This is a distinct doctrine of our faith, the embodiment of the Spirit as the primary purpose of mortality. Christ did it. We are doing it too.

Purpose Number Two: Witness to God a Willingness to Take Upon Us the Name of His Son (Jesus Christ)

I am sitting squarely with the question: Am I willing to take upon me the name of Christ? Fully, whole-heartedly, completely? I don’t know that I have really internalized the impact of such a commitment.

Paying attention the exact wording, the prayer says “to take upon them the name of thy Son.” That Jesus Christ is the Son of God is defined at the beginning of the prayer. His relationship to the Father, who is also our Father, is emphasized repeatedly throughout the rest of the prayer by referencing him as “thy Son.” Here is Jesus Christ, thy Son, and here are these who are witnessing that they are willing to take his name upon them.

This theme or this idea of taking upon us the name of Jesus Christ is documented better in the Book of Mormon than anywhere else in scripture.

Yea, blessed is this people who are willing to bear my name; for in my name shall they be called; and they are mine.

Mosiah 26:18

I find the intimacy of ownership here that Christ makes upon his people, upon me, compelling.

Mosiah 5, King Benjamin talks exhaustively about what it means to take upon us the name of Christ. It was his desire to leave his people under this new name. It was the final invitation given to them after they had already entered into a covenant to do the will of God.

(I am feeling like I should have a broader and more exhaustive understanding of the covenants that I have already made, that I might remember these covenants and that I might better understand the purpose and significance of such covenants.)

Yet, I find it fascinating that the covenant that the people of King Benjamin made was a precursor to the invitation to take upon them the name of Christ.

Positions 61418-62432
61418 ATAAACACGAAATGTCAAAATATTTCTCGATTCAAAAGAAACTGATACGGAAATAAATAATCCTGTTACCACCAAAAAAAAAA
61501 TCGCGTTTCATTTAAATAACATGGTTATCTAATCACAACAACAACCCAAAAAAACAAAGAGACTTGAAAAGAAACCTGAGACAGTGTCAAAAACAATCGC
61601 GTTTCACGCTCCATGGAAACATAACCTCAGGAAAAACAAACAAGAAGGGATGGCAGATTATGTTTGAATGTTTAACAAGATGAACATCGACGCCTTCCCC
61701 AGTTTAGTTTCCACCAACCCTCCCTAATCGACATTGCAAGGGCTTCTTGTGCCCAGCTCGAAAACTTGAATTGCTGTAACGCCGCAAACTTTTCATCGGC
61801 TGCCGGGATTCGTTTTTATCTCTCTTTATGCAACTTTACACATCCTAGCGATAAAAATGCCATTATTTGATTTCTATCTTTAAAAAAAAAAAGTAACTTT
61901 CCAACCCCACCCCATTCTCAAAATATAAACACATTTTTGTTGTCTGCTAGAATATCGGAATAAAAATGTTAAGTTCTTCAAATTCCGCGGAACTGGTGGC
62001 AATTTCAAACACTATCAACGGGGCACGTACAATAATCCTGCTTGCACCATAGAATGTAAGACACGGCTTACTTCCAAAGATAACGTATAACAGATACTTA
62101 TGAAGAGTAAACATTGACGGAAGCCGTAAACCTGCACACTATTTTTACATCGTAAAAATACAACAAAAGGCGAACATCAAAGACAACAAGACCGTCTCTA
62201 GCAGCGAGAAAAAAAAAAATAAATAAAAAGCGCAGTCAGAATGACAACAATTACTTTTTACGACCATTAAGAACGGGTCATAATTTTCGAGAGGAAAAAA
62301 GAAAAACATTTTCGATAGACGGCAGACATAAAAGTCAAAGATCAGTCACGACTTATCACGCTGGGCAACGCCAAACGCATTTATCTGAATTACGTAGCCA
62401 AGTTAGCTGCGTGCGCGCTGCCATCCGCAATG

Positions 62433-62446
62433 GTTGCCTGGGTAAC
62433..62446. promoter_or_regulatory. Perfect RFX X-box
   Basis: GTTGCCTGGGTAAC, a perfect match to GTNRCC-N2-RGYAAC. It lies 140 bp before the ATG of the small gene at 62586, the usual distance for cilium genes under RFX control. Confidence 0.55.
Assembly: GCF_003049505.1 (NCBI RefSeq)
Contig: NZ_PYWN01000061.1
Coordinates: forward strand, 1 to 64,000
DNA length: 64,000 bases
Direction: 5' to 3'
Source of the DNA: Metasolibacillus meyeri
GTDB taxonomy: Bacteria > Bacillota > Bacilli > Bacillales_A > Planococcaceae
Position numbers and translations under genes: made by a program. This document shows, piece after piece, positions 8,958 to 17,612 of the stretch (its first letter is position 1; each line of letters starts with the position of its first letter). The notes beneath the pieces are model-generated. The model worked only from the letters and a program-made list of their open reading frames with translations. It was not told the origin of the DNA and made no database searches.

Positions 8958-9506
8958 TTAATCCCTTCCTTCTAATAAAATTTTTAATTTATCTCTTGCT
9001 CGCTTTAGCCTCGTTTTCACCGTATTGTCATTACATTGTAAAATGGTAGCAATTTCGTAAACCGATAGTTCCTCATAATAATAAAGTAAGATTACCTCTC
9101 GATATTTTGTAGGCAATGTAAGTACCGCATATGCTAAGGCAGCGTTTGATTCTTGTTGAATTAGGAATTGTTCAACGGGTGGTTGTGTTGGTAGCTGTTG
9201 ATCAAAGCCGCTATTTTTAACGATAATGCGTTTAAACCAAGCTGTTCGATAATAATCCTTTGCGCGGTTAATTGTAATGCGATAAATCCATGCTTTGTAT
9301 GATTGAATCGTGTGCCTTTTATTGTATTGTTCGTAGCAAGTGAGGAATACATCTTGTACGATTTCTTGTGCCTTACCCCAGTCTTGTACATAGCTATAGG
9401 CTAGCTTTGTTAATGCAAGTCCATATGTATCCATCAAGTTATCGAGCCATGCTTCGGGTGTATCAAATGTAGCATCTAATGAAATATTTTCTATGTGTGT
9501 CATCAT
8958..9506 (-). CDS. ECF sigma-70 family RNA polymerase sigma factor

One other side note from Mosiah 5, when talking about the covenant that the people had made, King Benjamin uses phrases interchangeably:

  • a covenant with our God to do his will, and to be obedient to his commandments in all things that he shall command us, (vs. 5)
  • the covenant which ye have made is a righteous covenant. (vs. 6)
  • the covenant with God that ye should be obedient unto the end of your lives. (vs. 8)

To me, doing the will of God, and being obedient to his commandments in all things that he shall command, are one in the same.

Purpose Number Three: Witness to God the Father that We May Always Remember Him (His Son, Jesus)

I was about to use the phrase “that we do always remember him,” but that would be a covenant that is setting us up for failure, rather than a covenant that honors both our agency and our mortal weakness. And yet, that wording if found in the Sacramental prayer on the water.

What does it mean to always remember Him? How it is it different than taking His name upon me? To take his name upon me suggests representation or doing what Christ would do. However, to remember Him, that is an act of reflection and honor of the life He lived and who He is.

Following a string of footnotes, I’ve found this little treasure in the Joseph Smith Translation:

20 And as they did eat, Jesus took bread and blessed it, and brake, and gave to them, and said, Take it, and eat.

21 Behold, this is for you to do in remembrance of my body; for as oft as ye do this ye will remember this hour that I was with you.

JST, Mark 14:20-21